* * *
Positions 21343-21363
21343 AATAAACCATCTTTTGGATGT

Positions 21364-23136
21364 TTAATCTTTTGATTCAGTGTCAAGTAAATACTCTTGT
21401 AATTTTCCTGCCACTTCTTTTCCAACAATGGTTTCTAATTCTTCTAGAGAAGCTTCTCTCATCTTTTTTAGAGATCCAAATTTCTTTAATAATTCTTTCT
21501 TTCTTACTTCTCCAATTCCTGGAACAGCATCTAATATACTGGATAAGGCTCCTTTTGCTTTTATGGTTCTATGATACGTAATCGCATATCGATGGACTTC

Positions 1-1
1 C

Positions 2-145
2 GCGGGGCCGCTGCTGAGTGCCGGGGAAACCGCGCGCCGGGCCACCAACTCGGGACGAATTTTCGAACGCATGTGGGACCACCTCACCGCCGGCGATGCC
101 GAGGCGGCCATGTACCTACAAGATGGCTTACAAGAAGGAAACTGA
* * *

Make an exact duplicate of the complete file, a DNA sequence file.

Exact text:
Positions 21343-21363
21343 AATAAACCATCTTTTGGATGT

Positions 21364-23136
21364 TTAATCTTTTGATTCAGTGTCAAGTAAATACTCTTGT
21401 AATTTTCCTGCCACTTCTTTTCCAACAATGGTTTCTAATTCTTCTAGAGAAGCTTCTCTCATCTTTTTTAGAGATCCAAATTTCTTTAATAATTCTTTCT
21501 TTCTTACTTCTCCAATTCCTGGAACAGCATCTAATATACTGGATAAGGCTCCTTTTGCTTTTATGGTTCTATGATACGTAATCGCATATCGATGGACTTC

Positions 1-1
1 C

Positions 2-145
2 GCGGGGCCGCTGCTGAGTGCCGGGGAAACCGCGCGCCGGGCCACCAACTCGGGACGAATTTTCGAACGCATGTGGGACCACCTCACCGCCGGCGATGCC
101 GAGGCGGCCATGTACCTACAAGATGGCTTACAAGAAGGAAACTGA